Perché leggerlo: Questo poster, presentato nel corso di un Congresso, anticipa, come un po’ è di ‘moda’, i risultati preliminari di un RCT che ha tutti i numeri per essere interessante, almeno in base al protocollo registrato a ClinicalTrials.gov. Innanzitutto è uno studio intrapreso grazie a finanziamenti pubblici (National Institute of Nursing Research/National Institute of Aging); dovrebbe coinvolgere un campione decisamente ampio (è previsto infatti l’arruolamento di oltre di 1300 soggetti); ma soprattutto, riguarda un aspetto di notevole rilevanza nell’assistenza delle persone a rischio e/o con lesioni da pressione (LDP) in atto, ossia la frequenza del riposizionamento. Nello specifico, gli autori si pongono l’obiettivo di indagare, ai fini della prevenzione delle LDP, quale sia l’intervallo ottimale (2, 3 o 4 ore) del cambio di postura – intervento effettuato in combinazione con l’uso di un materasso in schiuma viscoelastica ad alta densità. D’altro canto, come è risaputo, utilizzare una superficie di supporto NON elimina la necessità del riposizionamento, ma al massimo incide sull’intervallo del riposizionamento stesso.
Lo studio inoltre prende in considerazione la questione della compliance da parte dello staff infermieristico per le ricadute dal punto di vista pratico (quante ‘evidenze’ restano inapplicate nel quotidiano delle corsie ospedaliere o degli altri servizi???).
Bisognerà comunque attendere la conclusione dello studio e la pubblicazione dei risultati definitivi per avere una conferma o meno di questa anteprima. 


CITAZIONE SECONDO PUBMED
Shi C, Dumville JC, Cullum N. Support surfaces for pressure ulcer prevention: A network meta-analysis. PLoS One. 2018 Feb 23;13(2):e0192707. doi:10.1371/journal.pone.0192707. PMCID: PMC5825032 PMID: 29474359 

Abstract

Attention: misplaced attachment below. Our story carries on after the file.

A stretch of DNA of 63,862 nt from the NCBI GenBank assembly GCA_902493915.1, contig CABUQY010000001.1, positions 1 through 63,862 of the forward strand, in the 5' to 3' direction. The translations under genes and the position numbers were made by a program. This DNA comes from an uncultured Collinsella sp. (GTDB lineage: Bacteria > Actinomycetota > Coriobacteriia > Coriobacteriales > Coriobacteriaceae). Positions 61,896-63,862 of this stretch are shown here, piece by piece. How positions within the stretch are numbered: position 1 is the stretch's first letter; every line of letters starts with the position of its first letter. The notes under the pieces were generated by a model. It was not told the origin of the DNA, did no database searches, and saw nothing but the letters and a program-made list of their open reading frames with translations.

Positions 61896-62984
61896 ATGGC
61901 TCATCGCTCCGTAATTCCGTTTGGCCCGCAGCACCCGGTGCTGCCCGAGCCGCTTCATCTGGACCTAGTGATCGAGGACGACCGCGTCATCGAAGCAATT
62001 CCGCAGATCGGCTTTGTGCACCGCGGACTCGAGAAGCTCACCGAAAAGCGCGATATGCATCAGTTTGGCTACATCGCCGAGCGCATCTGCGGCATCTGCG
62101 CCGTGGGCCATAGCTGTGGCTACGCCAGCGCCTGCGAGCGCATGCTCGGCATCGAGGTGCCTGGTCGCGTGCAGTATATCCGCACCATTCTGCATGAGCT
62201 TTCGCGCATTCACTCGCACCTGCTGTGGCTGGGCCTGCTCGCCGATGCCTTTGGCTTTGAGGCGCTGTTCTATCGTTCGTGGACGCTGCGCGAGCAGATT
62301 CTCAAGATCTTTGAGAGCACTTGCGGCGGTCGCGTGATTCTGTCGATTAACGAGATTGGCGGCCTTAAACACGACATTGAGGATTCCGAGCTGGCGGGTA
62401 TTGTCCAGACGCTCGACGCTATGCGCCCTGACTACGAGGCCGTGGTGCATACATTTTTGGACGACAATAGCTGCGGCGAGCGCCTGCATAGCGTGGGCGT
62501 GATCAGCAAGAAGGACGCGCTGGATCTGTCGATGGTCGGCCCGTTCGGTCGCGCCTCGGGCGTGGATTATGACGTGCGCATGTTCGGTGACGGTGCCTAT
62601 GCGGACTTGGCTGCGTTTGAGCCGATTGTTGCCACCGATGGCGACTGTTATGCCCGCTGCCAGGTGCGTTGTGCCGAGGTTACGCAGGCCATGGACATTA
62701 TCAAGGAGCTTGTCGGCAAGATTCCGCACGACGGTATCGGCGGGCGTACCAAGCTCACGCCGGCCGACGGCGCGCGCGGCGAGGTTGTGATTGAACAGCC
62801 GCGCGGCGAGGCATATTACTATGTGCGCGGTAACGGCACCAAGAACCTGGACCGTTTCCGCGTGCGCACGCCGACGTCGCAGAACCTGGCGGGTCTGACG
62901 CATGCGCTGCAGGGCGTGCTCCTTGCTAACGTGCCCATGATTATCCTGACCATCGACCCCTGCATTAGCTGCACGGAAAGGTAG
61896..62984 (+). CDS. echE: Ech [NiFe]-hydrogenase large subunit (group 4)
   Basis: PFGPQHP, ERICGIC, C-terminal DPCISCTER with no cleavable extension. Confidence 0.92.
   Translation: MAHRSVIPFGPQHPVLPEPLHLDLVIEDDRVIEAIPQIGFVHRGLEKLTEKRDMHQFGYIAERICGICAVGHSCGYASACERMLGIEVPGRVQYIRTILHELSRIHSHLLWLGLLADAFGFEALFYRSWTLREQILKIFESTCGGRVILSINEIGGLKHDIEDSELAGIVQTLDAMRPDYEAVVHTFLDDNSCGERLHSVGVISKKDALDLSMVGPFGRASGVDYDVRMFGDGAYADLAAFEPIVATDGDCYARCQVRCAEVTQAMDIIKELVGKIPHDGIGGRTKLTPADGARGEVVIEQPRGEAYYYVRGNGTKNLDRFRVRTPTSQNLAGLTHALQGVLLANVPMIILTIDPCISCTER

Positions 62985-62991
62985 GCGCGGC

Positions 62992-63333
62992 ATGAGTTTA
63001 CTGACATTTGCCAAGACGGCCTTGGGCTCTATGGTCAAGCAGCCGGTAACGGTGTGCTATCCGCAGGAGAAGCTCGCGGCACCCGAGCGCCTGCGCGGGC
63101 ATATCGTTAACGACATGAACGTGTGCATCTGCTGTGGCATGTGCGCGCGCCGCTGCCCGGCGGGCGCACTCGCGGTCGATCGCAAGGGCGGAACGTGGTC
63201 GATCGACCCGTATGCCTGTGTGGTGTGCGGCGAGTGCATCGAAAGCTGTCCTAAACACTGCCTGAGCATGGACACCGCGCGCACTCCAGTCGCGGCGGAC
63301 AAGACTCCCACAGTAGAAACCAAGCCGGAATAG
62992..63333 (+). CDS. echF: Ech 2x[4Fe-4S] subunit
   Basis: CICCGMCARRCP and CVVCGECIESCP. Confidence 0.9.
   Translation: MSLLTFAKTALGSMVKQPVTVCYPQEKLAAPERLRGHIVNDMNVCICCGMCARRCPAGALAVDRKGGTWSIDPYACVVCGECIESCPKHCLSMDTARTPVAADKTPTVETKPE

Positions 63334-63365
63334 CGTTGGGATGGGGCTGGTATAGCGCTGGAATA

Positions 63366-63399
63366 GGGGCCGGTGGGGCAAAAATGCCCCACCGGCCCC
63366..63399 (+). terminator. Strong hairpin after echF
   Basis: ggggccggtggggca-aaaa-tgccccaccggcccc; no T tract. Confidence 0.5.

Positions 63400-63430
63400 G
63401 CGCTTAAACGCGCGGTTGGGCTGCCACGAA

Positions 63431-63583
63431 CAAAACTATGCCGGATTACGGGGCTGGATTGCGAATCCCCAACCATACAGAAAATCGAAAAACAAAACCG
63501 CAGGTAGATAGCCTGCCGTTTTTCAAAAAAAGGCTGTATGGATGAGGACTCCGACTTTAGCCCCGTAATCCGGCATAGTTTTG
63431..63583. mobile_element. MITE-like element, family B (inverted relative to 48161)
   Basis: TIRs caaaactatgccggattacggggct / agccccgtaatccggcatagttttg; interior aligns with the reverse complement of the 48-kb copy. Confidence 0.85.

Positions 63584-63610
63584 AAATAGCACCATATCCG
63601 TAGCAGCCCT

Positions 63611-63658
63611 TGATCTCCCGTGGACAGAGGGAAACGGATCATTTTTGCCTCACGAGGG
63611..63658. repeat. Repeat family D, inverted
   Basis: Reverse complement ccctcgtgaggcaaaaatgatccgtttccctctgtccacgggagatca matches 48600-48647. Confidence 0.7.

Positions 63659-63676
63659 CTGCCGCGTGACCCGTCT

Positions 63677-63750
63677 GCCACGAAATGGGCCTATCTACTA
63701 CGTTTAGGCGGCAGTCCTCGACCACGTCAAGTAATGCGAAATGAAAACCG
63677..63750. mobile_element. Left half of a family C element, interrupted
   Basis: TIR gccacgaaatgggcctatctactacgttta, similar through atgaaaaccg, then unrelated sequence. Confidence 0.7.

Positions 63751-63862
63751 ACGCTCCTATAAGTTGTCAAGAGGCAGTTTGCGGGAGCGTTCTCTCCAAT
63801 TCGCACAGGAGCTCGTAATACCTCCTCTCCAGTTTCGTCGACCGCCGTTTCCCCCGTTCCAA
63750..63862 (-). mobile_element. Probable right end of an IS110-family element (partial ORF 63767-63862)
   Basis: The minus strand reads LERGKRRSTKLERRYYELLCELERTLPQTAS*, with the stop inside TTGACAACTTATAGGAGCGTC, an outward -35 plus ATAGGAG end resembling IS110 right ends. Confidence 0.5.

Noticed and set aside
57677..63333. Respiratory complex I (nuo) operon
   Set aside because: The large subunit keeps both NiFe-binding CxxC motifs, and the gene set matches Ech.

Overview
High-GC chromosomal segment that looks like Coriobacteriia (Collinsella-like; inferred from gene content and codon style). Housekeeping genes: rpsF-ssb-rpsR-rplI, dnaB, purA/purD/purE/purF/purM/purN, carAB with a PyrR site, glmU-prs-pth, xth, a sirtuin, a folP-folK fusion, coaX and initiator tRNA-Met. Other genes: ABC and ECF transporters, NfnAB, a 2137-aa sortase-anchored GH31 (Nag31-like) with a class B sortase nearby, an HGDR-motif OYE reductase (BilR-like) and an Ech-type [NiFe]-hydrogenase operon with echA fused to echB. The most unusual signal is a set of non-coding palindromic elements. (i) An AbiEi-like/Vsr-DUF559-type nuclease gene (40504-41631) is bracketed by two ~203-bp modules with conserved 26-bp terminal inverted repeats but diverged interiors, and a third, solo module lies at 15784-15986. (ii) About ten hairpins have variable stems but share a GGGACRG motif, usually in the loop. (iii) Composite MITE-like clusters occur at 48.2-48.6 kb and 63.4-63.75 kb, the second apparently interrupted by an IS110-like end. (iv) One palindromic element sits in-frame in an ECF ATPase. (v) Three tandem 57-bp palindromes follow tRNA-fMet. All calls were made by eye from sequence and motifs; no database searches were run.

BACKGROUND: Pressure ulcers are a prevalent and global issue and support surfaces are widely used for preventing ulceration. However, the diversity of available support surfaces and the lack of direct comparisons in RCTs make decision-making difficult. OBJECTIVES: To determine, using network meta-analysis, the relative effects of different support surfaces in reducing pressure ulcer incidence and comfort and to rank these support surfaces in order of their effectiveness. METHODS: We conducted a systematic review, using a literature search up to November 2016, to identify randomised trials comparing support surfaces for pressure ulcer prevention. Two reviewers independently performed study selection, risk of bias assessment and data extraction. We grouped the support surfaces according to their characteristics and formed evidence networks using these groups. We used network meta-analysis to estimate the relative effects and effectiveness ranking of the groups for the outcomes of pressure ulcer incidence and participant comfort. GRADE was used to assess the certainty of evidence. MAIN RESULTS: We included 65 studies in the review. The network for assessing pressure ulcer incidence comprised evidence of low or very low certainty for most network contrasts. There was moderate-certainty evidence that powered active air surfaces and powered hybrid air surfaces probably reduce pressure ulcer incidence compared with standard hospital surfaces (risk ratios (RR) 0.42, 95% confidence intervals (CI) 0.29 to 0.63; 0.22, 0.07 to 0.66, respectively). The network for comfort suggested that powered active air-surfaces are probably slightly less comfortable than standard hospital mattresses (RR 0.80, 95% CI 0.69 to 0.94; moderate-certainty evidence). CONCLUSIONS: This is the first network meta-analysis of the effects of support surfaces for pressure ulcer prevention. Powered active air-surfaces probably reduce pressure ulcer incidence, but are probably less comfortable than standard hospital surfaces. Most prevention evidence was of low or very low certainty, and more research is required to reduce these uncertainties.